You’ve probably received emails warning you that if you use your cell phone while fueling your car that you’ll be blown up. Or maybe that if you forward this email to 10 of your friends you will be given lots of money by Bill Gates. Heard that there are bedbugs in new clothes that are made overseas? How about the warning about a new virus making the rounds that not even the anti-virus people know about (really?) You get the idea.
I’m always amazed at the number of mails that I receive from friends and relatives that are not true. Some say that they’ve been checked on Snopes. I recently saw one that said “Snopes Approved.” Wonder what that means? Don’t believe them! I must admit that I sometimes fall for this stuff. I just tell myself that it sounds true and I don’t have the time to look it up. So—what should you do if you receive one of these emails?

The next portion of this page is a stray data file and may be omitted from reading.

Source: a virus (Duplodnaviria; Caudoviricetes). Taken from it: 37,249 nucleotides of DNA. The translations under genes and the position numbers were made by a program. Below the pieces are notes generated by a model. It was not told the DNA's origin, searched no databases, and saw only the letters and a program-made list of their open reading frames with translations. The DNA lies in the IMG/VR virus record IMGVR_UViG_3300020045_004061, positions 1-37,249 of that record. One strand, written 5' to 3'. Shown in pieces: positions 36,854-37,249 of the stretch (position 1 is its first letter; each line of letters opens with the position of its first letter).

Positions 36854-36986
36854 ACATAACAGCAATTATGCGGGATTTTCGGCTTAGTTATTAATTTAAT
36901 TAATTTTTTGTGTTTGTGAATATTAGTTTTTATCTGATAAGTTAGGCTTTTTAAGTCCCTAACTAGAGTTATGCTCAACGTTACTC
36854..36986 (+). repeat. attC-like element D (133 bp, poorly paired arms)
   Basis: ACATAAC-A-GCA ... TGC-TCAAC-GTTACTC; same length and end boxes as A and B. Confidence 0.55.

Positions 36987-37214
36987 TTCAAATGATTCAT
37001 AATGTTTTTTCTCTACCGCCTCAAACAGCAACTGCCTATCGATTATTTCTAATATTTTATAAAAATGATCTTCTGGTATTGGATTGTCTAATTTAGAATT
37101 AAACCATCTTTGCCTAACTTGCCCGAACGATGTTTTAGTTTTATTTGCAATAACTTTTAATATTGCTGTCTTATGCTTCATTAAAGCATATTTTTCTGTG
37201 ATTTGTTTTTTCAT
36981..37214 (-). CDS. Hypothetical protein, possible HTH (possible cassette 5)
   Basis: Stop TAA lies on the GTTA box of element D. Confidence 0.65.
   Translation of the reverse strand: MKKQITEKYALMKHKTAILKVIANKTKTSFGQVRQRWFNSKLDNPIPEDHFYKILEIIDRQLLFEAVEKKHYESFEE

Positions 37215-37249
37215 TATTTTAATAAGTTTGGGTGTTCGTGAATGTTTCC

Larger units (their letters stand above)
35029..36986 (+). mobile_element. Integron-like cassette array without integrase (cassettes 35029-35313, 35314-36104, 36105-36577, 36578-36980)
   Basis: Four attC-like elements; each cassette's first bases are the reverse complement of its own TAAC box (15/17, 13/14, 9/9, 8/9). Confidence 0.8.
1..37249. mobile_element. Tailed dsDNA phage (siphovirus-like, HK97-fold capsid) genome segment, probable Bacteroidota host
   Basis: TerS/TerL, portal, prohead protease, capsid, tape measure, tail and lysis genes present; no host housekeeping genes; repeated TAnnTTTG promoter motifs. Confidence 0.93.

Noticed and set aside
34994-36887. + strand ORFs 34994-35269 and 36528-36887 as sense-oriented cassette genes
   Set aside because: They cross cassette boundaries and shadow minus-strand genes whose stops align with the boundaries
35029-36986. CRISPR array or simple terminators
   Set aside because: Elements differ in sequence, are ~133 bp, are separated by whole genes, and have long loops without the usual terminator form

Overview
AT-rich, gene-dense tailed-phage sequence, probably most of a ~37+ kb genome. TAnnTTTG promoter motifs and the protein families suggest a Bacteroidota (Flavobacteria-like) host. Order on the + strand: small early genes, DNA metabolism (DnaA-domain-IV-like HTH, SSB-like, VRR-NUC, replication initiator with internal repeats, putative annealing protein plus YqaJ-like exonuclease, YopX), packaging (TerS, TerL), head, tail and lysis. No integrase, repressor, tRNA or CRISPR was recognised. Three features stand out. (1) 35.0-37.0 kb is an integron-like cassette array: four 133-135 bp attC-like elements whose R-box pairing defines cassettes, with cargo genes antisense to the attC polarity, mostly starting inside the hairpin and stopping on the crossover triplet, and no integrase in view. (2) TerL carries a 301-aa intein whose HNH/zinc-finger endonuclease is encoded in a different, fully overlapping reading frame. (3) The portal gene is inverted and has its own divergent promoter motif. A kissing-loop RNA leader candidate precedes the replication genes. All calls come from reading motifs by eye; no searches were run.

Check the truthfulness of the statements. Use one (or more) of these sites:
One thing that I’ve decided is that if the email is written in bold-faced type and is in color and just screams for your attention, it’s probably not true. Someone is going to a lot of trouble to get you to read it and figures if it looks sensational (think “National Enquirer”) then you’ll believe it. Now delete the mail and don’t forward it to anyone else. There! You just stopped a rumor.